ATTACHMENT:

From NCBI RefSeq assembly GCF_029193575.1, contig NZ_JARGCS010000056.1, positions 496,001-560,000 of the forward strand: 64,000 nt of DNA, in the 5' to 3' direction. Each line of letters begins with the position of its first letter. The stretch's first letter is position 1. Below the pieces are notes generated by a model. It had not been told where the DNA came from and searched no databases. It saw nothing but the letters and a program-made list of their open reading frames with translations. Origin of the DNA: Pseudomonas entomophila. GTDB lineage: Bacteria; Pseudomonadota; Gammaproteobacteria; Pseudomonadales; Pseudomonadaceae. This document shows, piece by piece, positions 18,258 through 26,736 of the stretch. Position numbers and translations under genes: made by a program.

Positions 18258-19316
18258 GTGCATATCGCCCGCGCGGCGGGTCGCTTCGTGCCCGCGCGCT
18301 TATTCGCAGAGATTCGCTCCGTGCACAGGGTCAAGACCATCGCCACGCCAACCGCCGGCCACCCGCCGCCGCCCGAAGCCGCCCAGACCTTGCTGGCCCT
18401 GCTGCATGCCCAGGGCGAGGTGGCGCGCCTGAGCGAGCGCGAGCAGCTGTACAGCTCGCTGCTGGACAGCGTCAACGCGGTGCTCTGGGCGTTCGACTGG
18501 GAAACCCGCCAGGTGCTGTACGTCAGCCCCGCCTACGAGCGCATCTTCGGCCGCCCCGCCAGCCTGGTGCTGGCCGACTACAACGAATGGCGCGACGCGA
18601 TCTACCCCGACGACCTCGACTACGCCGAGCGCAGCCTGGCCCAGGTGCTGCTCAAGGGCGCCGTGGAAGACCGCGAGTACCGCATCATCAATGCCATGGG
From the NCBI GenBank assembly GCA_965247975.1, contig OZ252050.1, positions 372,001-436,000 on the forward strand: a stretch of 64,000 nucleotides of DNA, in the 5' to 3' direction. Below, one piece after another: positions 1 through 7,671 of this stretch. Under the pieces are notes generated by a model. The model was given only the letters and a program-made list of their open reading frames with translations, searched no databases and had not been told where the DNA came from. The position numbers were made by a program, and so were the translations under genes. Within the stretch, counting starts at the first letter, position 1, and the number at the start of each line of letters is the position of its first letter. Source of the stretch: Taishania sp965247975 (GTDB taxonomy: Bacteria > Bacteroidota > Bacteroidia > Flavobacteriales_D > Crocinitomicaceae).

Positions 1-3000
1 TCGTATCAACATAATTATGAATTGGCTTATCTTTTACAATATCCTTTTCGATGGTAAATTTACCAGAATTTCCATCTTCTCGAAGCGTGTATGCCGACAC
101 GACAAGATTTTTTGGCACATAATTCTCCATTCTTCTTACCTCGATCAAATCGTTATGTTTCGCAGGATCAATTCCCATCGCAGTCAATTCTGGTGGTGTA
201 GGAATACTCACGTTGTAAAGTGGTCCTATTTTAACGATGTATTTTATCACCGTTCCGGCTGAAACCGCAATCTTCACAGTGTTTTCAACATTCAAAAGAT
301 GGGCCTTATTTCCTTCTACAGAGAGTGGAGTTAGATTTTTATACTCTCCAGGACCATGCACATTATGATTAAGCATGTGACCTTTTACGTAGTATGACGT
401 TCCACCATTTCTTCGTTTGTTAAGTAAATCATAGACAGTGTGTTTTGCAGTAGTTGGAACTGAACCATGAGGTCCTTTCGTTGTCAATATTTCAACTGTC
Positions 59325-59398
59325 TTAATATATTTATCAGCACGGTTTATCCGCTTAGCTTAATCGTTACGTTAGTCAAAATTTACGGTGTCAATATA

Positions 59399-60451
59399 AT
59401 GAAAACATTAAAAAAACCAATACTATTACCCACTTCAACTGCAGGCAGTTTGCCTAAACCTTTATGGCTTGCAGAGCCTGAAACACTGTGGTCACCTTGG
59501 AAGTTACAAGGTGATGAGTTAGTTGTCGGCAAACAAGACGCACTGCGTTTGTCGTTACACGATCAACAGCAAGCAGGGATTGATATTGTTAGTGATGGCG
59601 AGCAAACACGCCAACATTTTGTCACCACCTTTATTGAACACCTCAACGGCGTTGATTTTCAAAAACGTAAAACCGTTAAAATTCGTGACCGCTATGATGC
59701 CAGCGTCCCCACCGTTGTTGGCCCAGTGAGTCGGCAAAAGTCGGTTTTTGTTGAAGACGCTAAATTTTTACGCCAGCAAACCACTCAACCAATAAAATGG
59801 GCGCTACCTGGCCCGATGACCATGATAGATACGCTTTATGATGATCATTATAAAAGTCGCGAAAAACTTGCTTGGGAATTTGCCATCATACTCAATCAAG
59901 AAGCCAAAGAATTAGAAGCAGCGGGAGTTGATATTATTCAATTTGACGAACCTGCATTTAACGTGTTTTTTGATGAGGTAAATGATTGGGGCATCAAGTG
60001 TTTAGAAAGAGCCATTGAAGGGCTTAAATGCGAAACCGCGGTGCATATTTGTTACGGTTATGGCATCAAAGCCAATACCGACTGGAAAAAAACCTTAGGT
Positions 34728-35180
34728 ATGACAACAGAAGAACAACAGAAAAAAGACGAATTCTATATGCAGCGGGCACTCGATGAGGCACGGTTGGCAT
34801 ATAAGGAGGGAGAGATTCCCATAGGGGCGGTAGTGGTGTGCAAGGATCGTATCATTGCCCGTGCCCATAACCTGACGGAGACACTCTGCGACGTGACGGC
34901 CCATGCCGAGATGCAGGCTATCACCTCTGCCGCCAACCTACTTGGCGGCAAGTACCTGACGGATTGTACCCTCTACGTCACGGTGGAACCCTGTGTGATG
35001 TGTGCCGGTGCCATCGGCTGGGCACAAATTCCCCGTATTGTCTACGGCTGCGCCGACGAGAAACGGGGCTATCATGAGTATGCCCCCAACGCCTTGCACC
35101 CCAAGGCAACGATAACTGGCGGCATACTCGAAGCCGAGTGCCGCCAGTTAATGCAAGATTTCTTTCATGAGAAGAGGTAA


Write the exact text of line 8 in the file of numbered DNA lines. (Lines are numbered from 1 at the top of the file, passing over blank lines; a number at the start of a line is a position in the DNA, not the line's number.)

From the NCBI GenBank assembly GCA_965247975.1, contig OZ252050.1, positions 372,001-436,000 on the forward strand: a stretch of 64,000 nucleotides of DNA, in the 5' to 3' direction. Below, one piece after another: positions 1 through 7,671 of this stretch. Under the pieces are notes generated by a model. The model was given only the letters and a program-made list of their open reading frames with translations, searched no databases and had not been told where the DNA came from. The position numbers were made by a program, and so were the translations under genes. Within the stretch, counting starts at the first letter, position 1, and the number at the start of each line of letters is the position of its first letter. Source of the stretch: Taishania sp965247975 (GTDB taxonomy: Bacteria > Bacteroidota > Bacteroidia > Flavobacteriales_D > Crocinitomicaceae).